June 29, 2007

Essential ActionScript 3.0 Now Shipping

Essential ActionScript 3.0 is now available online and in bookstores.

you can order a copy here...

let me know if you write a review somewhere...colin -a-t- moock.org

Posted by moock at 08:45 PM | Comments (28)

June 28, 2007

Chapter 29, Pages 14-18, Essential ActionScript 3.0

Here are pages 14-18 of Chapter 29 of Essential ActionScript 3.0

29. ActionScript and the Flash Authoring Tool

In Chapter 1, we learned that the Flash authoring tool can be used to combine ActionScript code with graphics, animation, and multimedia assets. Now that we have a good understanding of the core ActionScript language, let’s explore the important links between ActionScript and content created in the Flash authoring tool.


Linked Classes for Movie Clip Symbols

From an ActionScript perspective, each Movie Clip symbol instance in a .fla file is represented at runtime by an instance of the Sprite class or one of its subclasses. The class used to represent instances of a specific Movie Clip symbol is known as that symbol’s linked class. A symbol’s linked class can be specified manually, or generated automatically.

To set the linked class for a Movie Clip symbol, we use the Linkage Properties dialog. Note that if any of the following are true, the specified linked class must inherit from flash.display.MovieClip:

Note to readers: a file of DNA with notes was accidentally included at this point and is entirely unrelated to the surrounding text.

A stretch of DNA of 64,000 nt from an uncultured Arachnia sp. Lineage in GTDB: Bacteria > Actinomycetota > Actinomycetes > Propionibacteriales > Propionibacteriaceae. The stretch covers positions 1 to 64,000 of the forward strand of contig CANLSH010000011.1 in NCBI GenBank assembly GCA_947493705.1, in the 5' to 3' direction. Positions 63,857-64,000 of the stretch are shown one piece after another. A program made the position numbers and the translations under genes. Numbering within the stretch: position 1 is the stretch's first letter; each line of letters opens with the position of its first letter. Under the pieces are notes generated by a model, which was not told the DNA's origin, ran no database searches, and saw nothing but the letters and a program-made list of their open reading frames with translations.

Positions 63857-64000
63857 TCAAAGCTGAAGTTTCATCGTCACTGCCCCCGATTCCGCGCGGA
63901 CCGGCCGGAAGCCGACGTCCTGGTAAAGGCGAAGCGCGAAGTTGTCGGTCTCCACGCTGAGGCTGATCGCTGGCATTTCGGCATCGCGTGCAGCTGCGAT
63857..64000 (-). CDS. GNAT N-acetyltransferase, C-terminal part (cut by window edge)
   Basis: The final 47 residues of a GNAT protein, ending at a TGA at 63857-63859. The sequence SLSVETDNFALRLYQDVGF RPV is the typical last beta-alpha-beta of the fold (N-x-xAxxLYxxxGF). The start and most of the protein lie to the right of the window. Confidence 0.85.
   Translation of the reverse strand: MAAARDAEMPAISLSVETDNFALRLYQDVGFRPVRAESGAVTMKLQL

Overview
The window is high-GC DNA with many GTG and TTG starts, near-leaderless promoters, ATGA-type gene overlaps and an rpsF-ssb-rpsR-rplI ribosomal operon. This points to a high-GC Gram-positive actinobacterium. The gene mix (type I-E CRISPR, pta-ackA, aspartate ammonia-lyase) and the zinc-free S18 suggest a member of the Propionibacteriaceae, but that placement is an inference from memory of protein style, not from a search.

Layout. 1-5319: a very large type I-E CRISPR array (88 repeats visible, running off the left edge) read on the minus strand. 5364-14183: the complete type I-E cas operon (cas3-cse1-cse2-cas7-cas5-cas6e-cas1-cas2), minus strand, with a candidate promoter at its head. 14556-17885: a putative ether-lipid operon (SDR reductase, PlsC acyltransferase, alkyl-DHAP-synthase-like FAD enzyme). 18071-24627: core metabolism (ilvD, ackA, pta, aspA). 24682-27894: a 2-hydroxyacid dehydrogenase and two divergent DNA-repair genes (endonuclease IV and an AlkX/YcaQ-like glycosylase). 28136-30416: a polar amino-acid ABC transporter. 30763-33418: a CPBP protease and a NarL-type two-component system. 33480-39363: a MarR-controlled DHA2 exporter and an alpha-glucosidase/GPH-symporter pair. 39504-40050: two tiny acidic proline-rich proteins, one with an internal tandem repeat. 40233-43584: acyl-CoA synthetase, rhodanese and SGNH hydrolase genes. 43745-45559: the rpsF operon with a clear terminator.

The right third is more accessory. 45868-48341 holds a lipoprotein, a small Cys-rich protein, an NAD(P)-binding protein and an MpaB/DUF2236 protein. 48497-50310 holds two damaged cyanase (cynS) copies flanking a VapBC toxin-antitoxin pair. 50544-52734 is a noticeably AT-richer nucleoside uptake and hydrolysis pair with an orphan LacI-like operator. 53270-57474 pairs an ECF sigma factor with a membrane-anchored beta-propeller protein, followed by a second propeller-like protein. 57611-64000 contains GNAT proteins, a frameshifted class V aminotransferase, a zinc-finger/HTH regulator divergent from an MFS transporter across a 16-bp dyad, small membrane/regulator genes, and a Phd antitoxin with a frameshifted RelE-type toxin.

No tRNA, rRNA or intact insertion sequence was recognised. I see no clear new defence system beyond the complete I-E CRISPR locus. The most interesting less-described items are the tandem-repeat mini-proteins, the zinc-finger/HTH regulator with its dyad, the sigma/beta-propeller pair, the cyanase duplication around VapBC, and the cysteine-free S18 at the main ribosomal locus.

* The symbol’s timeline contains any frame scripts.
* The linked class wishes to control instances of the symbol programmatically, using MovieClip methods.
* The symbol’s Stage contains any components with customized parameters and either of the following is true:
a) The customized parameters are not identical on all frames of the timeline. For example, a Button’s label is “OK” on frame 1 and “Submit” on frame 2.
b) The component does not appear on all frames of the timeline. For example, a List with a custom data provider appears on frame 1 but not on frame 2.
* The symbol’s Stage contains any components with customized accessibility properties or Strings Panel content.

Otherwise, the specified linked class need only inherit from flash.display.Sprite.

Here are the steps for specifying the linked class for a Movie Clip symbol.

1. Select the symbol in the .fla file’s Library.
2. Select the pop-up Options menu in the top-right corner of the Library panel, and choose the Linkage option.
3. In the Linkage Properties dialog box, for Linkage, select Export for ActionScript. Note that selecting Export for ActionScript forces the symbol to be included in the compiled .swf file, even if no instance of that symbol is used in the document.